Paul Tapner’s horror rotational fall at Badminton

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Paul Tapner and Bonza King of Rouges come to grief at Badminton.
Paul Tapner and Bonza King of Rouges come to grief at Badminton. © Mike Bain

Mike Bain was on hand to capture this sequence of Australian rider Paul Tapner in a rotational fall on the cross-country at the Badminton Horse Trials.

Dozens of spectators looked on in horror as the past winner hit the turf when Bonza King of Rouges caught a hoof on a jump and somersaulted over. Tapner’s leg appeared to be caught under the horse, but miraculously, both walked away.

© Mike Bain

Tapner said later he and King were both safe and sound after the unscheduled dismount. “King and I are perfectly OK after our acrobatics especially thanks to protection kit,” he said.

Earlier in the day British rider Emily Gilruth, 40, was airlifted to hospital by helicopter after falling from Topwood Beau at the third fence. She is in intensive care.

An event spokesman said there were no reports of injuries to horses at the event, however, Shane Rose’s horse Shanghai Joe slipped on gravel and injured a forelimb after falling at fence 19 and galloping back to the stables. He was stabilised at the event’s veterinary centre by an orthopaedic specialist before being transferred to Breadstone Veterinary Hospital for further assessment and treatment.

Update: Badminton accident claims life of Australian eventer Shanghai Joe

» Full report

© Mike Bain
© Mike Bain
© Mike Bain
© Mike Bain
© Mike Bain
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3 thoughts on “Paul Tapner’s horror rotational fall at Badminton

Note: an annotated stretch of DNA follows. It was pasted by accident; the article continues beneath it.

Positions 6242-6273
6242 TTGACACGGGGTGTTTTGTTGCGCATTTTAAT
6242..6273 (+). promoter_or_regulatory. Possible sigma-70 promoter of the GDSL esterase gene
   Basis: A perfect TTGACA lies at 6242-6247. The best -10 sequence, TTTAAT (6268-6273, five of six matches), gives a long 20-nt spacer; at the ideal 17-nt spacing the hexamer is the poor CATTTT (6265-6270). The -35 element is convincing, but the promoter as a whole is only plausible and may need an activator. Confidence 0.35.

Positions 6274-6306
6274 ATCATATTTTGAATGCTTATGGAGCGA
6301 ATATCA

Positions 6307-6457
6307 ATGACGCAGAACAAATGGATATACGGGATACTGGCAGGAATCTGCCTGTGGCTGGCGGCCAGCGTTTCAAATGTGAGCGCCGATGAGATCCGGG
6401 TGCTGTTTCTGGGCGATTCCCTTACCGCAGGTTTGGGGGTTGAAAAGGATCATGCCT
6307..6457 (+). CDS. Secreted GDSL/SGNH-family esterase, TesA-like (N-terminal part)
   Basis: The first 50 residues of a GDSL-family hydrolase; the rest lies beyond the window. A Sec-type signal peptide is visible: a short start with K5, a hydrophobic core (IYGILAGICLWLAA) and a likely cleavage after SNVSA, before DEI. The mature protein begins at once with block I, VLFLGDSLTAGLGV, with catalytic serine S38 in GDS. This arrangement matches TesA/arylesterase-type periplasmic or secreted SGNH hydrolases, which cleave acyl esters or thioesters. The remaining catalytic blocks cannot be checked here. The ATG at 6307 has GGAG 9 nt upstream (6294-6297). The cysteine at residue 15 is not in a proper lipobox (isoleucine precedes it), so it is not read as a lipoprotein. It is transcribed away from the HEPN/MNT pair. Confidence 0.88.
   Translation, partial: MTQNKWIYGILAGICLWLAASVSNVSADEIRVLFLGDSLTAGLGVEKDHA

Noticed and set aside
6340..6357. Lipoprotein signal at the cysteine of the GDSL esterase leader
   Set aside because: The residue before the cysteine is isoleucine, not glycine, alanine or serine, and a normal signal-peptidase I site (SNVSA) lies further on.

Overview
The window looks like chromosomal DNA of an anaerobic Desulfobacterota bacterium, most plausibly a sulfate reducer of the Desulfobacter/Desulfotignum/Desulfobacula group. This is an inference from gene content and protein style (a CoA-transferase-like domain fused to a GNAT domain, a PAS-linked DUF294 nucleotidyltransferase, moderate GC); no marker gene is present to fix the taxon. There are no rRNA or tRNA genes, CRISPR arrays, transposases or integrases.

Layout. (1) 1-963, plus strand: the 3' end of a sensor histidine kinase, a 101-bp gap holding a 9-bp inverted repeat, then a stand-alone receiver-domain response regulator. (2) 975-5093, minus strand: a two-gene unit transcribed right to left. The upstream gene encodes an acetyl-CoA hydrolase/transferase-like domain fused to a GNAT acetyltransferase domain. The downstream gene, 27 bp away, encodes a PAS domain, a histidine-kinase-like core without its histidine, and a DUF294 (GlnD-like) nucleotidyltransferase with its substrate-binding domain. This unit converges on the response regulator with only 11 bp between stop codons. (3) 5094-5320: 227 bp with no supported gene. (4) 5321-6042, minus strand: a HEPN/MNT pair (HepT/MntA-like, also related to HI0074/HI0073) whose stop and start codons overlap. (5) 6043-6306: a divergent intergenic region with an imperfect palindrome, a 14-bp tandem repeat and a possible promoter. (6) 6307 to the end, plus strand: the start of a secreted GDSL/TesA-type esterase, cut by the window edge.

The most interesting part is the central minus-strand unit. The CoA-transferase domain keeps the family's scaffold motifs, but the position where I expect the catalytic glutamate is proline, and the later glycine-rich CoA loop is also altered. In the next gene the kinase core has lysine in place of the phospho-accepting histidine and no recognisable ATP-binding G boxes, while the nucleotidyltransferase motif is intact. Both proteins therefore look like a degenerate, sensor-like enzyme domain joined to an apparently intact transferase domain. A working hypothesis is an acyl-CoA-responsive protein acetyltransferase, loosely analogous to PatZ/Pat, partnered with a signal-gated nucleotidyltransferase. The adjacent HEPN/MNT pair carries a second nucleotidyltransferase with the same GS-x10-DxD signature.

• May 7, 2017 at 7:22 pm
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    No reports of injuries to horses at the event? Um, Shane Rose’s horse Shanghai Joe fractured his shoulder on the gallop home to the stables.

    Reply
    • May 8, 2017 at 12:54 am
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      Yes, it appears so, but it wasn’t an injury suffered while completing the course. Doesn’t make it any less sad for the horse and rider… but it’s unfair to insinuate that it was a consequence of the event.

      Reply
    • September 25, 2017 at 12:59 am
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      I have to agree: my suspicions are that no one ever talks about lethal horse injuries because it would detract from public perception of the sport. Then, there would be no glory to pursue. As a former eventer I feel the extremes of cross-country border on cruelty.

      Reply

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